words by ross jones
photograph by ebony lamb
– Ralph Waldo Emerson
Its an incontestable truth that it takes an indelible amount of inner strength to find the ability to confront your own anxieties, insecurities and question your overall direction in life, let alone challenge it. Whether choosing to face yourself directly in front of a mirror, noting down your deepest notions of self-doubt and discomfort within an uncomfortably empty diary or allowing yourself to question whether the people that you seem to think are giving you the affection and love you need are actually good for you.
It’s a constant learning process, but Nadia Reid, with her second full-length Preservation, takes the next step – documenting the obviously relieving and cathartic feeling of beginning to find the path towards your own sense of happiness, and having made progress to finding the fullest version of the person you would like to be. Such contentment and solace is expressed with elegance throughout the record – and is done so profoundly, quick to note that such a constant process can easily be forgotten and once again needed later down the line. With sageness and natural instinct, Nadia Reid has created a stunning record of wholesome continuation.
– Nadia Reid
Preservation is a vibrant and absorbing listen and one that displays Reid’s breadth in scale – the tracks ranging from robust, dynamic affirmations to humbling, modest depictions of a forgiving and tender-natured personality. Throughout, Reid’s delivery purposefully controls its context – a light and gradually professing voice echoes and unquestionably resonates through the transcending moods. For this, the records cathartic qualities ring lucidly – sketching an authentic and legitimate delineation of such self-enlightenment and understanding.
“Baby I am learning, I am standing in the cold / and all the stars they are fading, it is written it is told“, as the stunning ‘Hanson St, Pt.2 (A River)’ unveils itself, twinkling, untouched chords nomadic within the atmosphere – Reid is perhaps at her most demonstrative, an empty shadow piecing something back together with stark courage – taking stock of the chaos within a place of tranquility and room, allowing such an atmosphere to overcome in an attempt to embrace the solitude. Even within these overwhelming moments, Reid is assured and resolute, and within the moments where she is backed by a full-band, she begins to narrate the evolving nature of attempting to place the tatters back together to building a fortress of personal stability.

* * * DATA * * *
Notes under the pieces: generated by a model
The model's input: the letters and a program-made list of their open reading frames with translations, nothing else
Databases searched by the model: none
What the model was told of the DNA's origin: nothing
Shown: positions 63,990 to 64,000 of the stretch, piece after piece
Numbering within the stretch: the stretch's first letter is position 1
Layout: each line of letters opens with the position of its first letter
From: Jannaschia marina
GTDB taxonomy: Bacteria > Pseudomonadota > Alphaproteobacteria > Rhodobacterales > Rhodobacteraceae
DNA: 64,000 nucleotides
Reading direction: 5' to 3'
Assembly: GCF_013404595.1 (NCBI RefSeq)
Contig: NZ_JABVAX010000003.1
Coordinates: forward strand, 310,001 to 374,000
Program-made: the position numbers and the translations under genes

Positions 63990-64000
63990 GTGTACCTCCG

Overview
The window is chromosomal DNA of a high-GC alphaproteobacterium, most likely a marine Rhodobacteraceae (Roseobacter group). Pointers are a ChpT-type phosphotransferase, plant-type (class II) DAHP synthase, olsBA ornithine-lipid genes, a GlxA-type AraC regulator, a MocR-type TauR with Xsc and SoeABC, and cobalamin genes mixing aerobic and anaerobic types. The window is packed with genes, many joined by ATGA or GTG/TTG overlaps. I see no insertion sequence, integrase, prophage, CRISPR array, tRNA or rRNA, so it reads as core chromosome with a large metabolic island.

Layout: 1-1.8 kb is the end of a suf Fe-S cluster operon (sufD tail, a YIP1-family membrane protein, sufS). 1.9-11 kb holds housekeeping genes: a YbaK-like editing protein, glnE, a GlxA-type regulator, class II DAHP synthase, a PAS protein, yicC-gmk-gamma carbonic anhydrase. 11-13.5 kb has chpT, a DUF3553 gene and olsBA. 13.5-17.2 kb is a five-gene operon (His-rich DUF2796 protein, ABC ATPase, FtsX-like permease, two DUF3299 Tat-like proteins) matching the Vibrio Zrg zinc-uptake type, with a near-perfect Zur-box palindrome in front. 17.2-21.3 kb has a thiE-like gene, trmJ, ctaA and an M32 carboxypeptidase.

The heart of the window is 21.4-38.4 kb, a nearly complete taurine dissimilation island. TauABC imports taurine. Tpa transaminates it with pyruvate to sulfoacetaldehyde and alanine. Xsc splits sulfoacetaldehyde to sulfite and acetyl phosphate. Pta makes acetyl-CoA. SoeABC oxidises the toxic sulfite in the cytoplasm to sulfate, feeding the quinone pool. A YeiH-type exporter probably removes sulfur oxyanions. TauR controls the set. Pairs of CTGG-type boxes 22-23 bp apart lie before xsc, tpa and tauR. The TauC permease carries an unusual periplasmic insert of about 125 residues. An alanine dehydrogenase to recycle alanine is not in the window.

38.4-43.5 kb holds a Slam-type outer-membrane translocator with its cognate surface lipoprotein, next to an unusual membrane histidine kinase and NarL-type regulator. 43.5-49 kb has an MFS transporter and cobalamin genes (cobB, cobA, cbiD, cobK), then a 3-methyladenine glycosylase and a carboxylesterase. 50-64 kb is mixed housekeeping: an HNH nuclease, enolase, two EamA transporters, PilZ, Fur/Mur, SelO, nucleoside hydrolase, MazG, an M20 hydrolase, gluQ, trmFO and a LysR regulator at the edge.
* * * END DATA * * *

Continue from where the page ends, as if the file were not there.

As the folk-tinged affirmations of ‘Richard’ play out with a sense of motive and initiative, Reid is evidently emotive but spiritually grown. The backing of her fuller, resolved sound only a subtle catalyst for the determination that she explores throughout the record and delivers effectively. “We see things in a different light / I’m looking outward into the night” Reid cathartically exhales through ‘I Come Home To You’, the bright exultation of guitar whistling through the sky like a firework of relief and comfort, a beautifully understated account of realisation, whilst retaining a measure of reticence in returning to past consolations. ‘Right On Time’ is almost playful and amorous in its lightly-picked, glittering strums, remembering the lights of a midnight drive past the boardwalk, yet is dextrously belying – perhaps much like our own understanding in such misgivings. “I ain’t going to wait forever / I ain’t a turtle dove“.
The way in which Reid declares such independence through artful notions of clarity is where the inspiration lies, emphatically expressive and impelling throughout such a significant record. With ‘Preservation’, Nadia Reid set out to make a record that thematically defined her own personal accomplishment, and in doing so made a literal triumph.
‘Preservation’ is out now, via Basin Rock
Buy it here